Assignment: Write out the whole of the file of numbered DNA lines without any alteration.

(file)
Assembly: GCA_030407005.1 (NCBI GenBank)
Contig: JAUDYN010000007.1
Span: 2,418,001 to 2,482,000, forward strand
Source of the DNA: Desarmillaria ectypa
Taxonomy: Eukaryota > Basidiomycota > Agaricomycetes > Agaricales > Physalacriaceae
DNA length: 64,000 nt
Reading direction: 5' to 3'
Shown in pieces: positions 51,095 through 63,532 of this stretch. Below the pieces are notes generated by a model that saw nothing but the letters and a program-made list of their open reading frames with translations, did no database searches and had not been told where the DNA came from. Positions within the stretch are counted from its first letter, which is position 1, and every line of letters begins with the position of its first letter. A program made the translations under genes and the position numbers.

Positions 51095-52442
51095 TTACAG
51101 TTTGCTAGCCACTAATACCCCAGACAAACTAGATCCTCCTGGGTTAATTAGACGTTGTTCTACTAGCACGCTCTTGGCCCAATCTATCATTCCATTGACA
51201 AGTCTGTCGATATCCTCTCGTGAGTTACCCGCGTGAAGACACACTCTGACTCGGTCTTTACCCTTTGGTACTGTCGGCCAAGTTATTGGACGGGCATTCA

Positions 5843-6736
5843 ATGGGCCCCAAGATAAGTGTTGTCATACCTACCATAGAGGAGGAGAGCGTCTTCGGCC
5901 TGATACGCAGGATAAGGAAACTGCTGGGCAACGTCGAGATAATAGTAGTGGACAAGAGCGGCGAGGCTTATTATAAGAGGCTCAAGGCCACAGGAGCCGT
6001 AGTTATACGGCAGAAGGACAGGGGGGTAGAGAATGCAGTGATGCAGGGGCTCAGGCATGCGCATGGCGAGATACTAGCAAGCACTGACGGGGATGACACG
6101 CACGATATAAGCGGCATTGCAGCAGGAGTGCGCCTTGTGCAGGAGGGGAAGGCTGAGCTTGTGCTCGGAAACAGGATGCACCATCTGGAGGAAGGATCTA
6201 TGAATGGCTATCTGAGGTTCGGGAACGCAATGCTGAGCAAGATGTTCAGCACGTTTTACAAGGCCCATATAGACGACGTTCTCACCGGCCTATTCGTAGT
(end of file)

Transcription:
Assembly: GCA_030407005.1 (NCBI GenBank)
Contig: JAUDYN010000007.1
Span: 2,418,001 to 2,482,000, forward strand
Source of the DNA: Desarmillaria ectypa
Taxonomy: Eukaryota > Basidiomycota > Agaricomycetes > Agaricales > Physalacriaceae
DNA length: 64,000 nt
Reading direction: 5' to 3'
Shown in pieces: positions 51,095 through 63,532 of this stretch. Below the pieces are notes generated by a model that saw nothing but the letters and a program-made list of their open reading frames with translations, did no database searches and had not been told where the DNA came from. Positions within the stretch are counted from its first letter, which is position 1, and every line of letters begins with the position of its first letter. A program made the translations under genes and the position numbers.

Positions 51095-52442
51095 TTACAG
51101 TTTGCTAGCCACTAATACCCCAGACAAACTAGATCCTCCTGGGTTAATTAGACGTTGTTCTACTAGCACGCTCTTGGCCCAATCTATCATTCCATTGACA
51201 AGTCTGTCGATATCCTCTCGTGAGTTACCCGCGTGAAGACACACTCTGACTCGGTCTTTACCCTTTGGTACTGTCGGCCAAGTTATTGGACGGGCATTCA

Positions 5843-6736
5843 ATGGGCCCCAAGATAAGTGTTGTCATACCTACCATAGAGGAGGAGAGCGTCTTCGGCC
5901 TGATACGCAGGATAAGGAAACTGCTGGGCAACGTCGAGATAATAGTAGTGGACAAGAGCGGCGAGGCTTATTATAAGAGGCTCAAGGCCACAGGAGCCGT
6001 AGTTATACGGCAGAAGGACAGGGGGGTAGAGAATGCAGTGATGCAGGGGCTCAGGCATGCGCATGGCGAGATACTAGCAAGCACTGACGGGGATGACACG
6101 CACGATATAAGCGGCATTGCAGCAGGAGTGCGCCTTGTGCAGGAGGGGAAGGCTGAGCTTGTGCTCGGAAACAGGATGCACCATCTGGAGGAAGGATCTA
6201 TGAATGGCTATCTGAGGTTCGGGAACGCAATGCTGAGCAAGATGTTCAGCACGTTTTACAAGGCCCATATAGACGACGTTCTCACCGGCCTATTCGTAGT